The sun came up towards the end of my stay and Alan had gone out the back of the farm to work. Late in the day I decided to try going for a walk on the farm. Knowing my dodgy knee, and even dodgier sense of direction, I left a note saying where I was going and what time I left. I got quite a long way for me, taking care on the farm track and using my walking stick. Alan met me as he headed back and offered me a ride on the bike – no, I wanted to walk back. I’m nothing if not stubborn! I headed back and met him where he was seeing to the calves, then walked the rest of the way to the house with him. I did about 6,000 stops, which is not a lot for most people, but good for me.

Today I went over to the main admin building. It had been raining so I carefully dried my shoes on the mat, stepped off it … and my walking stick slipped. I wrenched my bad knee and now it hates me. I have to work very hard to stand up, and I’m limping like a limpy thing!

I am having my second total knee replacement in exactly two weeks. All going well, by this time of day I’ll have been for a walk on my new knee with the aid of crutches. I had the blood tests today so they can cross match blood just in case. It’ll be done with a spinal block, which is much safer for me. The only thing that could go wrong now is if Covid gets further down the island.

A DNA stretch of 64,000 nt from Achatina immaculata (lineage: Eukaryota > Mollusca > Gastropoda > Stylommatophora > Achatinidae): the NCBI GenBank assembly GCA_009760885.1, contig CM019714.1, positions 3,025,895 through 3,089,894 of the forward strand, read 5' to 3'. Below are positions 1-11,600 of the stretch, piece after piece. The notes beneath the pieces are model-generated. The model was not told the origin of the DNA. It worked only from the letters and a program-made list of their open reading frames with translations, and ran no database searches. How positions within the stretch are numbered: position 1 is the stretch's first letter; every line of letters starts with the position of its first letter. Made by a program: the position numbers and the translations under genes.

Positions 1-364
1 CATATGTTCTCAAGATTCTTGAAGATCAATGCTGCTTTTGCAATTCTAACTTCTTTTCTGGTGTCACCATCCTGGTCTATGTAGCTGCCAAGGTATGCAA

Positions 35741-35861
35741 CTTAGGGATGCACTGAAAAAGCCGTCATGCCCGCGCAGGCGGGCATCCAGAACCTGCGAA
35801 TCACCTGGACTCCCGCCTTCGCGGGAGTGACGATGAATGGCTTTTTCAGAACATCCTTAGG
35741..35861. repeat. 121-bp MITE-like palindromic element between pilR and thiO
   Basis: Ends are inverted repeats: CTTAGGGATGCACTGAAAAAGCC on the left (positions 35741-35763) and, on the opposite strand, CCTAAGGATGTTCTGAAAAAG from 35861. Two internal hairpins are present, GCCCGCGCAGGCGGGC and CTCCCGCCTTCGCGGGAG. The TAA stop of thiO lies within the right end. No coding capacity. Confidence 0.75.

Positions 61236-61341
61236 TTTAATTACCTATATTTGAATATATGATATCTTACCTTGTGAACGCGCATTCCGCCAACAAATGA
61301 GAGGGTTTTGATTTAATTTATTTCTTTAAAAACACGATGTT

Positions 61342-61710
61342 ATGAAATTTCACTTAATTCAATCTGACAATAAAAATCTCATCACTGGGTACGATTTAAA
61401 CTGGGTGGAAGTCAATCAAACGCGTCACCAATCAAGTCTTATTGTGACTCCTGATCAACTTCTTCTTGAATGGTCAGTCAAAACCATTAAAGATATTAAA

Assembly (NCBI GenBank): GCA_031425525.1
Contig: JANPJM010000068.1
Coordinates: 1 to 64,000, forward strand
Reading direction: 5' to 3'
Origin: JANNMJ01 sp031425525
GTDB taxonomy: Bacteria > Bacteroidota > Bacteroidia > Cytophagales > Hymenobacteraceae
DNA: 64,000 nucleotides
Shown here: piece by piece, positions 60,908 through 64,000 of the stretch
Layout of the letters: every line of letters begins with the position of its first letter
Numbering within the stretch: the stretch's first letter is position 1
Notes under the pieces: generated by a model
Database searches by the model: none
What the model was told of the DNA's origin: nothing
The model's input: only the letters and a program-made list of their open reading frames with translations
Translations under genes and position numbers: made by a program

It’s 9 years since my car accident and 8 years since I started using a walking stick. I can’t wait to walk easily, not worry about steps and disabled carparks, and a million other things. I am so grateful this is being done.

This was the day after surgery last year.

Gelli collab

Penny and I spent a few hours playing with our gelli plates today. We talked about processes, colour/pattern likes and dislikes, and so on. Some really useful things happen when you work alongside someone you trust.